One of the central arguments used by these front groups is that there is no proof of global warming. They cite, and prominently promote, a small group of “climate sceptic” scientists to back their argument, such as Sallie Baliunas and Willie Soon.
Exxon’s single largest recipient of funding has been the Competitive Enterprise Institute, a Washington-based, free market think tank, highly influential with the Bush Administration. The CEI was instrumental in undermining the U.S. Environmental Protection Agency’s National Assessment on climate change for the UNFCCC in 2002. When the report was made public, headlines such as the New York Times’ "Climate Changing, US says in report1" prompted panic in the White House.
Myron Ebell of the CEI sent a memo to the White House’s Council on Environmental Quality on the same day beginning, "Thanks for calling and asking for our help." He advised the White House that he was “willing and ready to help, but it won’t be possible to do much without some sort of backtracking from the Administration.” He stated the need to "drive a wedge between the President and those in the Administration who think that they are serving the President's interests by publishing this rubbish." Just two days later, the President backtracked from the report when he dismissed it as having been written by “the bureaucracy."
The CEI has received a total more than $1 million from ExxonMobil since the Kyoto Protocol was agreed in 1997. In 2002, ExxonMobil’s funding to the CEI included a tagged $60,000 for “legal activities2” – the EPA lawsuit?
Morally and ethically bankrupt
ExxonMobil is a particularly litigious company, preferring to use its vast financial resources to silence its critics than to actually admit responsibility for its actions and, in the case of the Valdez, to pay up.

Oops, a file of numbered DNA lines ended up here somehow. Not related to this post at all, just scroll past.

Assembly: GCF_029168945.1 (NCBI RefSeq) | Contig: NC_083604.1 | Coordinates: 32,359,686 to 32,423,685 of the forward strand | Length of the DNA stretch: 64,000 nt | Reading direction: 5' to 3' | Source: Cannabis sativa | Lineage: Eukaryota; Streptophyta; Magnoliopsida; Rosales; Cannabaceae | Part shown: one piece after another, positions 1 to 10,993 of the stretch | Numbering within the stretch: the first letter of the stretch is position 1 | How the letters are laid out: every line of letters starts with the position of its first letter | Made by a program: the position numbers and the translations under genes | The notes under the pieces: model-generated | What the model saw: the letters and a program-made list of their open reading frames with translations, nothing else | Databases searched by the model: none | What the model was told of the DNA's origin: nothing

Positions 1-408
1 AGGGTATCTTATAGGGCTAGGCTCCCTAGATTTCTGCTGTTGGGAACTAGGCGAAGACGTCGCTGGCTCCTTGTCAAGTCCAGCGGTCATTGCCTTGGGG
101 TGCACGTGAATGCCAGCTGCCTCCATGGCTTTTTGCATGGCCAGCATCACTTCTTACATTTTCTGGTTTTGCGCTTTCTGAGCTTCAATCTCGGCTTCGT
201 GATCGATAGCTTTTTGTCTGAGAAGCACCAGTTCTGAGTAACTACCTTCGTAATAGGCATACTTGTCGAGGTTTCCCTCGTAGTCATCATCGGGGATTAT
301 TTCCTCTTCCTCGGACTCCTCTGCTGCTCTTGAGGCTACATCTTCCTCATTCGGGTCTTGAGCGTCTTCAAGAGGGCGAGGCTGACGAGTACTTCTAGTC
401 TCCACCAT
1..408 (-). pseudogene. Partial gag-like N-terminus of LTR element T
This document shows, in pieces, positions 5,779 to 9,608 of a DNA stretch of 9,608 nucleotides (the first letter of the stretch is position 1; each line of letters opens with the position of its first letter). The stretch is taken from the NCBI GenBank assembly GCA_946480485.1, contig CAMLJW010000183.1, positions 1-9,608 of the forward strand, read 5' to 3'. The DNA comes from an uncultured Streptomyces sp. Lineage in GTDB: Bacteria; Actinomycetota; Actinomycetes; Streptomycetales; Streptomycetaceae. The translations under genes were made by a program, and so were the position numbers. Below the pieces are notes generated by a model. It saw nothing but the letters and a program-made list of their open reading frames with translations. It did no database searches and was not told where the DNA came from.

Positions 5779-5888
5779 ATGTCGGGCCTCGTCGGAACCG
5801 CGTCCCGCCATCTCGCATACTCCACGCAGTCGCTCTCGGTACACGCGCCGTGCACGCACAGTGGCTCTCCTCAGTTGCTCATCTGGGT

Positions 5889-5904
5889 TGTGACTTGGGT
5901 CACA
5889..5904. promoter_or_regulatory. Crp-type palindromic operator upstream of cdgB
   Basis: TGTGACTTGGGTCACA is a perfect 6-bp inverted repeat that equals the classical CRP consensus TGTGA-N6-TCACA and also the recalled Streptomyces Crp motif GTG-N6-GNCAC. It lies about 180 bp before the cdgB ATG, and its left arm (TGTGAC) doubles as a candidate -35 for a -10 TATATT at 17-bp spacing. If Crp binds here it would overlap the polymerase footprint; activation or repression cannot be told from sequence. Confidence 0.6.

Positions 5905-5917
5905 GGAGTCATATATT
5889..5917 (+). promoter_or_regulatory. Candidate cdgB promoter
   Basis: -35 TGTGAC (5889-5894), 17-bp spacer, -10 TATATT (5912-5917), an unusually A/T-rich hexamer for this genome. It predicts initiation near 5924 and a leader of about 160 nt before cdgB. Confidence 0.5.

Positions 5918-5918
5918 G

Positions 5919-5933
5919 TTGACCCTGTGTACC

In May 2003, 38 Greenpeace volunteers entered ExxonMobil’s headquarters to peacefully demonstrate against the company’s position on climate change. ExxonMobil retaliated by bringing civil and criminal damages against the individual volunteers and Greenpeace.
The hypocrisy of the world’s largest oil company, one of the richest companies on earth, thinking it can interfere in issues that affect us all without facing any criticism and action is typical. As the Valdez oil spill has shown, ExxonMobil is a company without ethics, a company that only cares for profits.
These are the sorts of dirty tricks EXXON helped fund:
by: Aaron M. McCright and Riley E. Dunlap
Social Problems, Vol. 50, No. 3 (August 2003), pp. 348-373
Published by: University of California Press on behalf of the Society for the Study of Social Problems Stable URL: http://www.jstor.org/stable/10.1525/sp.2003.50.3.348 .
The Oregon Petition has been used by climate change skeptics as proof that there is no scientific consensus, however they fail to note the controversy surrounding the petition itself.
In April 1998, Art Robinson and his organization the Oregon Institute of Science and Medicine,along with the Exxon-backed George C. Marshall Institute, co-published the infamous “Oregon Petition” claiming to have collected 17,000 signatories to a document arguing against the realities of global warming.
Along with the petition there was a cover letter from Dr. Fred Seitz, a well-known climate change skeptic (and tobacco scientist), who over 30 years ago was the president of the National Academy of Science. Also attached to the petition was a “research paper” titled: Environmental Effects of Increased Atmospheric Carbon Dioxide.
The petition and the documents included were all made to look like official papers from the prestigious National Academy of Science. They weren't, and this attempt to mislead has been well-documented.
The included research paper was also made to mimic the style of the National Academy’s prestigious Proceedings of the National Academy journal.
The petition was so misleading that the National Academy issued a news release stating that: “The petition project was a deliberate attempt to mislead scientists and to rally them in an attempt to undermine support for the Kyoto Protocol. The petition was not based on a review of the science of global climate change, nor were its signers experts in the field of climate science.”